Now that the cameras are connected and showing up in Motive, the next step is to configure the camera settings. Appropriate camera settings will vary depending on various factors including the capture environment and tracked objects. The overall goal is to configure the settings so that the marker reflections are clearly captured and distinguished in the 2D view of each camera. For a detailed explanation on individual settings, please refer to the Devices pane page.
To check whether the camera setting is optimized, it is best to check both the grayscale mode images and tracking mode (Object or Precision) images and make sure the marker reflection stands out from the image. You switch a camera into grayscale mode either in Motive or by using the Aim Assist button for supported cameras. In Motive, you can right-click on the Cameras Viewport and switch the video mode in the context menu, or you can also change the video mode through the Properties pane.
The exposure setting determines how long the camera imagers are exposed per each frame of data. With longer the exposure, more light will be captured by the camera, creating the brighter images that can improve visibility for small and dim markers. However, high exposure values can introduce false markers, larger marker blooms, and marker blurring – all of which can negatively impact marker data quality. It is best to minimize the exposure setting as long as the markers are clearly visible in the captured images.
Tip: For the calibration process, click the Layout → Calibrate menu (CTRL + 1) to access the calibration layout.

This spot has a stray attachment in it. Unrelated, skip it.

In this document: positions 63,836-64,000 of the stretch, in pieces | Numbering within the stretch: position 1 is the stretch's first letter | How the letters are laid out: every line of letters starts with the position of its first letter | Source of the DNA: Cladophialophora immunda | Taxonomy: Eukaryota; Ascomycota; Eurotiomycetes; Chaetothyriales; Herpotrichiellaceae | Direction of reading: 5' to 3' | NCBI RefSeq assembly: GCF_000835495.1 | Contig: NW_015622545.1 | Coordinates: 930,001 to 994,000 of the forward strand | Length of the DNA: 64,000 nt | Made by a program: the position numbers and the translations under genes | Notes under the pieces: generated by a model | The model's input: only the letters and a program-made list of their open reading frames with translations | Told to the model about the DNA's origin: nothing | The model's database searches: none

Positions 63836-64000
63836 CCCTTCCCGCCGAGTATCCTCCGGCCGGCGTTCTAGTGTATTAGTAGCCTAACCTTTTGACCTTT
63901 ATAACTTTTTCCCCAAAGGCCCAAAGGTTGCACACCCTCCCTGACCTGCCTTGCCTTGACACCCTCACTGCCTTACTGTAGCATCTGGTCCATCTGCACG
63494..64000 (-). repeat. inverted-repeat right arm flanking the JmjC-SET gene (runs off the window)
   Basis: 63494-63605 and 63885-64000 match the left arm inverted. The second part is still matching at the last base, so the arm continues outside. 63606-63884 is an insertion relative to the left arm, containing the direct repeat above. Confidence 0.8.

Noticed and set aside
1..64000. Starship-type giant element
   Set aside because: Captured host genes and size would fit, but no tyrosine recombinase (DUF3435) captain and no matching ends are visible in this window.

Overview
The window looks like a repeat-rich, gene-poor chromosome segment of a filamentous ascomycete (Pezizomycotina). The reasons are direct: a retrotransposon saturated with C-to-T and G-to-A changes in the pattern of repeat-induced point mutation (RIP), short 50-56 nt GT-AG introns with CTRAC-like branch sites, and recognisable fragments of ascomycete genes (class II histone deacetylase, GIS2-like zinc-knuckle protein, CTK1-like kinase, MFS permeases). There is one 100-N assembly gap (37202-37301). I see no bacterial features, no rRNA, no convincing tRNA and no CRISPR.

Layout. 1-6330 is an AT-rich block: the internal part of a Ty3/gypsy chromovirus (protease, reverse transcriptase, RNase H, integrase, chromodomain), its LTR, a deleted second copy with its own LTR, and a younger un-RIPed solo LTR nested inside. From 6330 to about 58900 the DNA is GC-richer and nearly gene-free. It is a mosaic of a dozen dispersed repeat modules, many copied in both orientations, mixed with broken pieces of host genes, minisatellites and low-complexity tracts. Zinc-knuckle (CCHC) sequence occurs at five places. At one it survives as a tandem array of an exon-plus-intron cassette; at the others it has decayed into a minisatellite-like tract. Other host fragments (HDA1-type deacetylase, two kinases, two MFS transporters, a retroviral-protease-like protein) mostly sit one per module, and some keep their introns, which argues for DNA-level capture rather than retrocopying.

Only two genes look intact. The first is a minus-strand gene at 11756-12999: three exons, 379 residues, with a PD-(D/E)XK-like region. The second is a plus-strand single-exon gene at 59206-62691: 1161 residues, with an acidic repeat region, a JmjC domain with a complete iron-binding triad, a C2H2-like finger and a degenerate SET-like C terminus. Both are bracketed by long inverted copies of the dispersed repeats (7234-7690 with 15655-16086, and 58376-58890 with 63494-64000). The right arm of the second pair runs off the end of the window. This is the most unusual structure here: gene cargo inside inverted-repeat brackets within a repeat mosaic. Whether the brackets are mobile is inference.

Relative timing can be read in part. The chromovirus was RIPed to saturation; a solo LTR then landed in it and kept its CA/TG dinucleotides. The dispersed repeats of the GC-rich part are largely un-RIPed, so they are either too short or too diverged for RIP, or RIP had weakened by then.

In order to start tracking, all cameras must first be calibrated. Through the camera calibration process, Motive computes position and orientation of cameras (extrinsic) as well as amounts of lens distortions in captured images (intrinsics). Using the calibration results, Motive constructs a 3D capture volume, and within this volume, motion tracking is accomplished. All of the calibration tools can be found under the Calibration pane. Read through the Calibration page to learn about the calibration process and what other tools are available for more efficient workflows.
See Also: Calibration page.
Duo/Trio Tracking Bars:
The camera calibration is not needed for Duo/Trio Tracking bars. The cameras are pre-calibrated using the fixed camera placements. This allows the tracking bars to work right out of the box without the calibration process. To adjust the ground plane, used the Coordinate System Tools in Motive.
Once the camera system has been calibrated, Motive is ready to collect data. But before doing so, let's prepare the session folders for organizing the capture recordings and define the trackable assets, including rigid body and/or skeletons.
Each capture recording will be saved in a Take (TAK) file and related Take files can be organized in session folders. Start your capture by first creating a new Session folder. Create a new folder in the desired directory of the host computer and load the folder onto the Data pane by either clicking on the icon OR just by drag-and-dropping them onto the data management pane. If no session folder is loaded, all of the recordings will be saved onto the default folder located in the user documents directory (Documents\OptiTrack\Default). All of the newly recorded Takes will be saved within the currently selected session folder which will be marked with the symbol.